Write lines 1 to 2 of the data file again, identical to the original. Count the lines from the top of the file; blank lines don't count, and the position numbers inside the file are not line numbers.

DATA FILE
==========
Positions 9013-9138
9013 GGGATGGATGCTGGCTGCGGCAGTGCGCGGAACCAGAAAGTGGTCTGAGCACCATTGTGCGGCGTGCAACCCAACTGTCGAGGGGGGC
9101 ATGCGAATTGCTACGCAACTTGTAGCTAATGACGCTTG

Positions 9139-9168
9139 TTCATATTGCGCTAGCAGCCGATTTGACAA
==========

Positions 9013-9138
9013 GGGATGGATGCTGGCTGCGGCAGTGCGCGGAACCAGAAAGTGGTCTGAGCACCATTGTGCGGCGTGCAACCCAACTGTCGAGGGGGGC